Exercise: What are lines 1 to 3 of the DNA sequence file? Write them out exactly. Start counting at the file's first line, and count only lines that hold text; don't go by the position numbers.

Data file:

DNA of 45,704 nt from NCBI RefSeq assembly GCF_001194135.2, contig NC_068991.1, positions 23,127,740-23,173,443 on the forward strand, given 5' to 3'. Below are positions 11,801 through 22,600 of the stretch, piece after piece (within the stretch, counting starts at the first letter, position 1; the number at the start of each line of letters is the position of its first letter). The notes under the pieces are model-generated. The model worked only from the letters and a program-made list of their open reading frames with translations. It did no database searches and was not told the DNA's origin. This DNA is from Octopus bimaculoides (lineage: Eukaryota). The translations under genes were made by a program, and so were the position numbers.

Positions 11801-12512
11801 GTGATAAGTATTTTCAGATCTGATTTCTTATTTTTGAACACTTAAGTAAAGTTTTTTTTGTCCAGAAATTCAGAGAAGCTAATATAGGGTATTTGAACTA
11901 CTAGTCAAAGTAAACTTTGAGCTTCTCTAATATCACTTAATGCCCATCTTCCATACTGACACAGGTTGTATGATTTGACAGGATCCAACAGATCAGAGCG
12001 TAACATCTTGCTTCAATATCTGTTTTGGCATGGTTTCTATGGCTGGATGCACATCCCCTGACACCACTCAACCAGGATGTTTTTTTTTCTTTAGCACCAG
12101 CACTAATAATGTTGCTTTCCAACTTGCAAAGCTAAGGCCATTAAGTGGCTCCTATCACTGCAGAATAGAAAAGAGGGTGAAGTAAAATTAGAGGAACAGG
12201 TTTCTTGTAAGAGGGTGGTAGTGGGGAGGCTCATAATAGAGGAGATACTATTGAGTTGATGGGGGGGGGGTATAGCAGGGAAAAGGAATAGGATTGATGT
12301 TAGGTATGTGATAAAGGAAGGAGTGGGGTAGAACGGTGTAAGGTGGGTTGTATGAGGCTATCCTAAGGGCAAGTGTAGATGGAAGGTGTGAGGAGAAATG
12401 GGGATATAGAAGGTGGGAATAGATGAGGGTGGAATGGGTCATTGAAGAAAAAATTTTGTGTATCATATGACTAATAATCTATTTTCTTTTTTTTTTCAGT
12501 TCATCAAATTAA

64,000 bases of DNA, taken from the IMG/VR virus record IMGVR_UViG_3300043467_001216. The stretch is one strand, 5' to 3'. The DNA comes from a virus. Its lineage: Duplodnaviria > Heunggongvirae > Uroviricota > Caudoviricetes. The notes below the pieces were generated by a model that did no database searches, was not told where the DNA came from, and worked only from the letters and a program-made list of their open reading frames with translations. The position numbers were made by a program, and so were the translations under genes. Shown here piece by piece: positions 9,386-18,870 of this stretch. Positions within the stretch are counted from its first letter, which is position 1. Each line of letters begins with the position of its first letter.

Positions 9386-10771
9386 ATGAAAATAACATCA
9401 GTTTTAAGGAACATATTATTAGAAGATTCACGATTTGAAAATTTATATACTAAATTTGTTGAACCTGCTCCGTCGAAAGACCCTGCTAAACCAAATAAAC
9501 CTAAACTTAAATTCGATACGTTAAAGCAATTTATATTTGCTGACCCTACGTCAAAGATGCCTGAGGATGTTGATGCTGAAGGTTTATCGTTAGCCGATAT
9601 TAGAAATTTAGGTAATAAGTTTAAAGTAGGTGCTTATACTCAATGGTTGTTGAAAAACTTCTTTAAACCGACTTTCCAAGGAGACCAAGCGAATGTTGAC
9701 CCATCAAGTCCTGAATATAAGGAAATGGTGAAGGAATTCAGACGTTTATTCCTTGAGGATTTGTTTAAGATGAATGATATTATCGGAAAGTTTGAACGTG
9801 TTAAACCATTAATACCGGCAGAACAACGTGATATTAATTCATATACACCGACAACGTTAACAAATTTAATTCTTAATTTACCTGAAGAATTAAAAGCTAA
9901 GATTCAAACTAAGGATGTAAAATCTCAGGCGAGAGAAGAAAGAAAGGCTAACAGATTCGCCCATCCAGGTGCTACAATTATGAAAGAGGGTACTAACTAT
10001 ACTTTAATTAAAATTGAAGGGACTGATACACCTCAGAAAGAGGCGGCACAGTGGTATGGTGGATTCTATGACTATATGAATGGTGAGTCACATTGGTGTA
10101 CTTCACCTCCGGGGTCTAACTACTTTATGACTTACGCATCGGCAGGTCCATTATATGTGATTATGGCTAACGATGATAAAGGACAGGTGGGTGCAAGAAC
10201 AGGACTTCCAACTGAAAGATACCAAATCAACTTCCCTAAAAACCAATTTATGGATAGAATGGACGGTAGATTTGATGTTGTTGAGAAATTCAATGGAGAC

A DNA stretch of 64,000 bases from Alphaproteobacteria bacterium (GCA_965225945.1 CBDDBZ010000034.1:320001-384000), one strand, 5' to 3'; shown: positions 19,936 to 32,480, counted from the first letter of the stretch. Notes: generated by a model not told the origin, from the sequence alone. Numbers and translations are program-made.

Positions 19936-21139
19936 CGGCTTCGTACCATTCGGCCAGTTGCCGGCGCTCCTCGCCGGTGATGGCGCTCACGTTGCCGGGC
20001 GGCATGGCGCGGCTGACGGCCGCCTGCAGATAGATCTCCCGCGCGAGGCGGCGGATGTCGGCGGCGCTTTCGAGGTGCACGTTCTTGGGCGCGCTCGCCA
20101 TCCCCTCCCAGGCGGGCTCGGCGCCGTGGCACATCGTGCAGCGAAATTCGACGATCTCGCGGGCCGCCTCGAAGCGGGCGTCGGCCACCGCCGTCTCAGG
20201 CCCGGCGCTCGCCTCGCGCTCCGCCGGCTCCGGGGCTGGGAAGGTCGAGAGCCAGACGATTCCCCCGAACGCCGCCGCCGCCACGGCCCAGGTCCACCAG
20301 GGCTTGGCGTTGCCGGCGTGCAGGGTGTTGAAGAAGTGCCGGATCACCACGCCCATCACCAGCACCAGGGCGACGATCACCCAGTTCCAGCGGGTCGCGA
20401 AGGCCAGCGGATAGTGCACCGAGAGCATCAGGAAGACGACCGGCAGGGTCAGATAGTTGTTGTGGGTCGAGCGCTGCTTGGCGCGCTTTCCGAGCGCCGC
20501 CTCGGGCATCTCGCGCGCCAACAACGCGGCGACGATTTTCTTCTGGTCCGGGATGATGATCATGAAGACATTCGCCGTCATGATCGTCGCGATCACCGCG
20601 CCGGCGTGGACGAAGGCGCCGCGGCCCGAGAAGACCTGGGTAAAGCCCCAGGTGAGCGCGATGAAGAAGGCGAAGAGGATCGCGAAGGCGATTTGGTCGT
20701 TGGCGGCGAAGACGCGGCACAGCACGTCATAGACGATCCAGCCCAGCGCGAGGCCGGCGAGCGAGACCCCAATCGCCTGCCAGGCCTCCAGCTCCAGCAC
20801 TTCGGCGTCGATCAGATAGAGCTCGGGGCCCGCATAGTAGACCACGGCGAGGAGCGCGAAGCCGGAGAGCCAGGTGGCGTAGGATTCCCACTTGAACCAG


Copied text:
DNA of 45,704 nt from NCBI RefSeq assembly GCF_001194135.2, contig NC_068991.1, positions 23,127,740-23,173,443 on the forward strand, given 5' to 3'. Below are positions 11,801 through 22,600 of the stretch, piece after piece (within the stretch, counting starts at the first letter, position 1; the number at the start of each line of letters is the position of its first letter). The notes under the pieces are model-generated. The model worked only from the letters and a program-made list of their open reading frames with translations. It did no database searches and was not told the DNA's origin. This DNA is from Octopus bimaculoides (lineage: Eukaryota). The translations under genes were made by a program, and so were the position numbers.

Positions 11801-12512
11801 GTGATAAGTATTTTCAGATCTGATTTCTTATTTTTGAACACTTAAGTAAAGTTTTTTTTGTCCAGAAATTCAGAGAAGCTAATATAGGGTATTTGAACTA